English musician James Blake's fascination with entwined genres comes to a dramatic head on his cover of Feist's Limit To Your Love, which begins as an acoustic piano ballad before unravelling into stark, body-quaking electronic minimalism. Unfortunately it's also the only instance on his debut LP when the lyrics match the music's visceral appeal.
Blake's songs are built around a single typically melancholic lyric and melody that he works over, kind of like an R&B singer, while gradually switching stylistic gears. On Lindesfarne I and Lindesfarne II, for example, he goes from vocoder a cappella to sparse beats to acoustic warmth.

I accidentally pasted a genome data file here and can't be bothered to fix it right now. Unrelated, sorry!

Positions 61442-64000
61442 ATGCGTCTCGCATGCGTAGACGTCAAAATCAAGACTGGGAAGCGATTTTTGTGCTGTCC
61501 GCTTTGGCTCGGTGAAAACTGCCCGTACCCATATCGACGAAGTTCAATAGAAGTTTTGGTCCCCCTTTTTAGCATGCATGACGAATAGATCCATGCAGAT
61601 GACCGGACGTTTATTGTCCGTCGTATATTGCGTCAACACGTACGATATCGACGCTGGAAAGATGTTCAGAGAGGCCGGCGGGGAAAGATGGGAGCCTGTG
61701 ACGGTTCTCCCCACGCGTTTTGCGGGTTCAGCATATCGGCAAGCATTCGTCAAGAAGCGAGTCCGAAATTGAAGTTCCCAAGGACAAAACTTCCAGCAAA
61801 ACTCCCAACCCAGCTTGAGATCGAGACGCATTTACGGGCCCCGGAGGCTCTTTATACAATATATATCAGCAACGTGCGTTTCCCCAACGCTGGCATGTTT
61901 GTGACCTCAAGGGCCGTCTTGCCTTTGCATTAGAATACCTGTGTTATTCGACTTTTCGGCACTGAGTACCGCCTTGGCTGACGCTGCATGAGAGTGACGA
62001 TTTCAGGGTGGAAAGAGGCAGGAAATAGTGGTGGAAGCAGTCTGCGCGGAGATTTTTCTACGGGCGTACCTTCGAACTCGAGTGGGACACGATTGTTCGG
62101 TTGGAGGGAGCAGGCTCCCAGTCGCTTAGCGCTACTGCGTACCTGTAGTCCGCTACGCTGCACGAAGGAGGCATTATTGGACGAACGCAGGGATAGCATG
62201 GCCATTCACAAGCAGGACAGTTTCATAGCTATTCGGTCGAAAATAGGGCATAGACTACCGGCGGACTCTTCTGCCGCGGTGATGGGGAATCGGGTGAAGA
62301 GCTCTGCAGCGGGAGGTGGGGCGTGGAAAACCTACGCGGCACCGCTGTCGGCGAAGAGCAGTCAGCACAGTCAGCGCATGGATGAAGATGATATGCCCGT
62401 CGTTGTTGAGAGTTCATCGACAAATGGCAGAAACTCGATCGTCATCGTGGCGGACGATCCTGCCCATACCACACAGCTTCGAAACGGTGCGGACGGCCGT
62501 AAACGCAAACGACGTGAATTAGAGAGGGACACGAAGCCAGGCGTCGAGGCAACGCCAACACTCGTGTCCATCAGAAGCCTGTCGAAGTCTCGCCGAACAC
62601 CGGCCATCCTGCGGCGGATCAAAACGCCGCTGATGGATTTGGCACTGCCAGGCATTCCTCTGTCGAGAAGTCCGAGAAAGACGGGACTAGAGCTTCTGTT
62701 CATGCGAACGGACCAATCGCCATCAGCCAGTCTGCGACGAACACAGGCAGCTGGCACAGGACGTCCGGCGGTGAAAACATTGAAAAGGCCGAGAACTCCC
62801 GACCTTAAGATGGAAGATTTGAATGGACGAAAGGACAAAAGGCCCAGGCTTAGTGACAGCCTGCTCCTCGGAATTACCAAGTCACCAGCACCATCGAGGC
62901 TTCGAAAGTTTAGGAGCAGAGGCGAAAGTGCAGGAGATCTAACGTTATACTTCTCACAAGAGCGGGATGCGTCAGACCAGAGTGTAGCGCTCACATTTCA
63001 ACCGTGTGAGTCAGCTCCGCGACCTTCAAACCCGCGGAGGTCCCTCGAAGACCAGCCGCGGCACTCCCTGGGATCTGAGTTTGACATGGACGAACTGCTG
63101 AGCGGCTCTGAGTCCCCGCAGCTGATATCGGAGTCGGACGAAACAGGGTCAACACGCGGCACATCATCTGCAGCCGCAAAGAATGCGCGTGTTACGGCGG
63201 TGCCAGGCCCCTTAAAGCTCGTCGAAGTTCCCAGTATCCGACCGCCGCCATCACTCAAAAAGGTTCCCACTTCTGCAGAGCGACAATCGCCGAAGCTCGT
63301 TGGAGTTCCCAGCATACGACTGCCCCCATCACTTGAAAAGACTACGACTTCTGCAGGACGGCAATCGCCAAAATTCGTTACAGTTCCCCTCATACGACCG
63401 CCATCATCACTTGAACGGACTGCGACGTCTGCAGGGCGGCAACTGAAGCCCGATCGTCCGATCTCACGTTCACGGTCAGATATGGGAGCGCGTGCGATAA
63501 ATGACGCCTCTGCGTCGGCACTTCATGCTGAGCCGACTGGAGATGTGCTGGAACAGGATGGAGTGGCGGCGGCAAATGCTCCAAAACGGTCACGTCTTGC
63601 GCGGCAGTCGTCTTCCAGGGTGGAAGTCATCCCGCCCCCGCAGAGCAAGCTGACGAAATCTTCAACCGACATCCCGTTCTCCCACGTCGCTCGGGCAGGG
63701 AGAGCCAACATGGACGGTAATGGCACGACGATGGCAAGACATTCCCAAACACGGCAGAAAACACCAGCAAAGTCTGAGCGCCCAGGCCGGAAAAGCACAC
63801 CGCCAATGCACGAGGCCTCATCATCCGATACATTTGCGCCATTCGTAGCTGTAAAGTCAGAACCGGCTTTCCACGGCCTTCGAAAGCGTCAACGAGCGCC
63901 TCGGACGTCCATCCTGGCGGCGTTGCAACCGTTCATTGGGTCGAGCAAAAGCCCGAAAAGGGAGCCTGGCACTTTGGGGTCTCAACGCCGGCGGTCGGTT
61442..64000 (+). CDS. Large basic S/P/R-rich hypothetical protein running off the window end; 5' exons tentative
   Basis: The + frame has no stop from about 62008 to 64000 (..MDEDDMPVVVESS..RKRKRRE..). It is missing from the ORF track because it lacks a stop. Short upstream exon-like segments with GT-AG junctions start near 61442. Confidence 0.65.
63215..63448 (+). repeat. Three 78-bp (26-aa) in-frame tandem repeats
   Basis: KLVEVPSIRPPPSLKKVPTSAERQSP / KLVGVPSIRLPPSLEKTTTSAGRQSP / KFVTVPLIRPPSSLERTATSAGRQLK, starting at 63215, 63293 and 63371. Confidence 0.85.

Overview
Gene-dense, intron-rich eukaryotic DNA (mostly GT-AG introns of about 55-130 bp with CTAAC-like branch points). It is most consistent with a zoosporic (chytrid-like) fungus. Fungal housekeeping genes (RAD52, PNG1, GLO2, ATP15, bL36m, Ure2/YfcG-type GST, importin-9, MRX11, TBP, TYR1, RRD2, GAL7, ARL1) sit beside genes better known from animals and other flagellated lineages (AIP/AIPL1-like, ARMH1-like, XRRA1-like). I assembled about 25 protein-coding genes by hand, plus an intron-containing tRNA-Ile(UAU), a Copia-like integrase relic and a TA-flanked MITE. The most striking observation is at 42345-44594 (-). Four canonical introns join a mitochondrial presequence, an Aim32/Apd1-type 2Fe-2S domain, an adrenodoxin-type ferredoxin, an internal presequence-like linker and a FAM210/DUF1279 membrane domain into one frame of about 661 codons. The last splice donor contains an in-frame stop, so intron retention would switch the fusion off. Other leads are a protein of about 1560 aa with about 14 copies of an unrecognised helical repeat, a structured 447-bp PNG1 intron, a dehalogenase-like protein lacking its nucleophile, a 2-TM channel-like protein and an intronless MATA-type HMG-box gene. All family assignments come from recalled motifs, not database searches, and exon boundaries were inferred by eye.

As the album progresses, the effect is less compelling. Devoid of effects, echoes or electronic eeriness, his quivering timbre is exposed as maudlin, his lyrics trite. Wilting lines like "My brother and my sister don't speak to me, but I don't blame them" fail to gain momentum through reiteration.
Top track: Limit To Your Love